January 19th, 2012 § 0 comments § permalink

There is a great article on The Economist contrasting the seemingly imminent death of Kodak with Fujifilm’s successful reboot. After 137 years of innovation and a long stretch where they enjoyed a near-monopoly in America’s consumer film market Kodak appears to be preparing for a1 has just filed Chapter 11 bankruptcy that few expect them to emerge from. Given the advent of digital cameras I doubt many people are surprised but I think it’s interesting that the Japanese equivalent, Fujifilm, has been able to successfully pivot away from a dying industry.

As the article points out this wasn’t some radical change that caught Kodak flat footed, rather it was a gradual and inevitable market shift that both firms saw coming. In 1979 a Kodak executive penned a report that did an amazingly accurate job of predicting the next 30 years in consumer photography.

It was also certainly not for want of trying. They built one of the first digital cameras in 1975 and tried to mine their deep knowledge of photo chemicals for alternative uses in the drug market. Many were impressed by the venture-capital arm they created as well. Ultimately, however, they were not aggressive enough and they moved too slowly. While Kodak dithered Fujifilm was able to shed its dead weight while it successfully leveraged it’s expertise into new consumer markets like cosmetics and establish a new monopoly in the LCD market by producing screens with wide viewing angles.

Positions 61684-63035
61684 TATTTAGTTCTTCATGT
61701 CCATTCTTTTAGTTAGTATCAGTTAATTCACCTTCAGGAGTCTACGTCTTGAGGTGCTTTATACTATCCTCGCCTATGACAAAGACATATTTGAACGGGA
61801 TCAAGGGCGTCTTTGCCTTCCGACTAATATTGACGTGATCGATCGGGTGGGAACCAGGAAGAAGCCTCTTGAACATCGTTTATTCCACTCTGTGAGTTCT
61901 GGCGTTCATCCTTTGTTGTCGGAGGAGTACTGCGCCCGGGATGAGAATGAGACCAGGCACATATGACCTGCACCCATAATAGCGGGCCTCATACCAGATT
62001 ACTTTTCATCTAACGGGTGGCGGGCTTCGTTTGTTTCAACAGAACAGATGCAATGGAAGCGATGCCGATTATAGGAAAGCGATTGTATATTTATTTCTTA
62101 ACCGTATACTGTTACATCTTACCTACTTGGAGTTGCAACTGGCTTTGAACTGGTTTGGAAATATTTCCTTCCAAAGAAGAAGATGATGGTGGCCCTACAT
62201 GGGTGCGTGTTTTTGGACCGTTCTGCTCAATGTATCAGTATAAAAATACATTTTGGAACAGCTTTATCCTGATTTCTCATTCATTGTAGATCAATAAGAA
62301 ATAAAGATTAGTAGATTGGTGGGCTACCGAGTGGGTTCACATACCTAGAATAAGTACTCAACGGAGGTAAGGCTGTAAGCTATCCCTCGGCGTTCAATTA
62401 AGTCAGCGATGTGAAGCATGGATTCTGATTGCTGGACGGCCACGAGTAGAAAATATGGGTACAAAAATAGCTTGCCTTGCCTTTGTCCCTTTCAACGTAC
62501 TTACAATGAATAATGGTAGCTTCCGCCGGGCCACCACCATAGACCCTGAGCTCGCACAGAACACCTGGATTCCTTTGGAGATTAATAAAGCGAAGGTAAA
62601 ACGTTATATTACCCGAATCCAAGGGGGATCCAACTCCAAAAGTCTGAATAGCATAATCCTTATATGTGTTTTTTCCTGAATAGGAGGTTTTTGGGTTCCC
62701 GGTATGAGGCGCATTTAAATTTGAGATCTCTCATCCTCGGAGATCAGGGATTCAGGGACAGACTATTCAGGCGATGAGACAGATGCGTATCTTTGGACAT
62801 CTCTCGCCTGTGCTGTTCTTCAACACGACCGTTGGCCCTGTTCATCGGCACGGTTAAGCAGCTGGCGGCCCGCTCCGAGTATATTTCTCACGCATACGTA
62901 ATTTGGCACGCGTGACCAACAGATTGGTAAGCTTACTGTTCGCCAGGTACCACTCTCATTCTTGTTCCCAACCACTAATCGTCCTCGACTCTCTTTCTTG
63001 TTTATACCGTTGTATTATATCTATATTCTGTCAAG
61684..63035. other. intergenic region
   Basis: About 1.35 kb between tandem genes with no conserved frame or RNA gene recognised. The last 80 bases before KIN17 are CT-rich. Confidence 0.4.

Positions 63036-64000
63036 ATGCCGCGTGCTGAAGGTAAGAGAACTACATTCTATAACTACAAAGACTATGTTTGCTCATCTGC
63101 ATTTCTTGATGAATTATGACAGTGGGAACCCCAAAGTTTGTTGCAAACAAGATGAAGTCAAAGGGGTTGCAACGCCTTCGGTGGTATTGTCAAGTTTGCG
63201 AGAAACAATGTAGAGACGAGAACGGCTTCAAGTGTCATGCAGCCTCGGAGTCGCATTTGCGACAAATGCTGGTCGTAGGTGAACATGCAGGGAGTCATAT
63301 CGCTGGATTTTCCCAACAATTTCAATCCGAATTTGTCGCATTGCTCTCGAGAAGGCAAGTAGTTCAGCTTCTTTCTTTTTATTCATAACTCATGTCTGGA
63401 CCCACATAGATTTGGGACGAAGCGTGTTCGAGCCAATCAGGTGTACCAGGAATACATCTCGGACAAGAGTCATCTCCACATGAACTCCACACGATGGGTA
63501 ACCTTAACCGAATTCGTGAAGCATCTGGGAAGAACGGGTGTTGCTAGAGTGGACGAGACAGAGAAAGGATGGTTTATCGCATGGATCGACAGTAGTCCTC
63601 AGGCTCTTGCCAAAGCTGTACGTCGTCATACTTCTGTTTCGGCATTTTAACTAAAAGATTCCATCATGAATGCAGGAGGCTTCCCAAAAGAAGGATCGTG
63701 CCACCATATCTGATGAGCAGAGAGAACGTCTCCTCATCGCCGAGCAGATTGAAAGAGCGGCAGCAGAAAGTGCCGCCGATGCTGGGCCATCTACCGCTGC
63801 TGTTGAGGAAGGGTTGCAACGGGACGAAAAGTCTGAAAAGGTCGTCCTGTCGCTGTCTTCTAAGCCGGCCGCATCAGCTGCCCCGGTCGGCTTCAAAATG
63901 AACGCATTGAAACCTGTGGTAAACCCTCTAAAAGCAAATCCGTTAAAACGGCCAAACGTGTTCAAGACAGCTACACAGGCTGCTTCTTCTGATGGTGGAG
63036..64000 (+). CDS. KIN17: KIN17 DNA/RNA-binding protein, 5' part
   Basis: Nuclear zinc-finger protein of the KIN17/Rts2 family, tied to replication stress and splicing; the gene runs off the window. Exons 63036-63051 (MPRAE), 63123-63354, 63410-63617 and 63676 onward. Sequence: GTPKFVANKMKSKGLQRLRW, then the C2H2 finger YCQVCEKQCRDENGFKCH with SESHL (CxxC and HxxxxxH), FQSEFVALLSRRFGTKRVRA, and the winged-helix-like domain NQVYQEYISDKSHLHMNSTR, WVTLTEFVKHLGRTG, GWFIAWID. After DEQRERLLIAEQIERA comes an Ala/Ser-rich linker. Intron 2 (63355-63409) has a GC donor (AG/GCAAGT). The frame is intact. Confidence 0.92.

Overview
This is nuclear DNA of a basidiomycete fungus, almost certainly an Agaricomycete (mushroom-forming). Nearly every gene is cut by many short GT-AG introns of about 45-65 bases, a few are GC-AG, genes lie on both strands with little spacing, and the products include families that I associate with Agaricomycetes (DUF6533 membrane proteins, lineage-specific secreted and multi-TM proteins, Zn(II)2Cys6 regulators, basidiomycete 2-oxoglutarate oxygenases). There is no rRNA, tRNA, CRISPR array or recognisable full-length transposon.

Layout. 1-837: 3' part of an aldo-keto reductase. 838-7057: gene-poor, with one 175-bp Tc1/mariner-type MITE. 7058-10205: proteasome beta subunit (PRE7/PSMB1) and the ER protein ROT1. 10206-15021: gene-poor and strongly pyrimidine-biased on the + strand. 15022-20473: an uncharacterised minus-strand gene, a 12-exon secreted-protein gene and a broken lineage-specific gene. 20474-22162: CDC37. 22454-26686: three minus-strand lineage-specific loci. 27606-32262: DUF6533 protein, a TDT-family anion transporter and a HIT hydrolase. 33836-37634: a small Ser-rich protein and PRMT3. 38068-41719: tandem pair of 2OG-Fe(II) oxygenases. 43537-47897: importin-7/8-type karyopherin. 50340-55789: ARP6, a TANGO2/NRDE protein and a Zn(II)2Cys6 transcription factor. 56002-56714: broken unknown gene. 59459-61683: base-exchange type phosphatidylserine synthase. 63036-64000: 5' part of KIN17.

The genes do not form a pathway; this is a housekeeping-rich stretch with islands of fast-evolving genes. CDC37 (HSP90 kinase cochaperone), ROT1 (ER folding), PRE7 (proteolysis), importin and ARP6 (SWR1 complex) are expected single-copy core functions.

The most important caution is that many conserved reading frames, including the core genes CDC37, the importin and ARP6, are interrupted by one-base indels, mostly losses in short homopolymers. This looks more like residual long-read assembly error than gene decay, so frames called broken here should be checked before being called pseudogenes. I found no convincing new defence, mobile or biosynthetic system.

Surprisingly, Kodak acted like a stereotypical change-resistant Japanese firm, while Fujifilm acted like a flexible American one.2

In 50-100 years which stalwart companies will find themselves in the same predicament? Will Google fail to move away from search when AI’s are able to mine information better than humans? Will Apple find itself locked out of the emerging wetware computer market that moves computing from our hands into our heads? How will Toyota differentiate itself in Minority Report type world were nobody owns their own car and instead rely upon a nearly identical fleet of driver-less vehicles?

Obviously these scenarios are closer to science fiction than to business planning but I find the mental exercise intriguing.

  1. Looks like the filed for bankruptcy while I was writing this []
  2. From the aforementioned Economist article []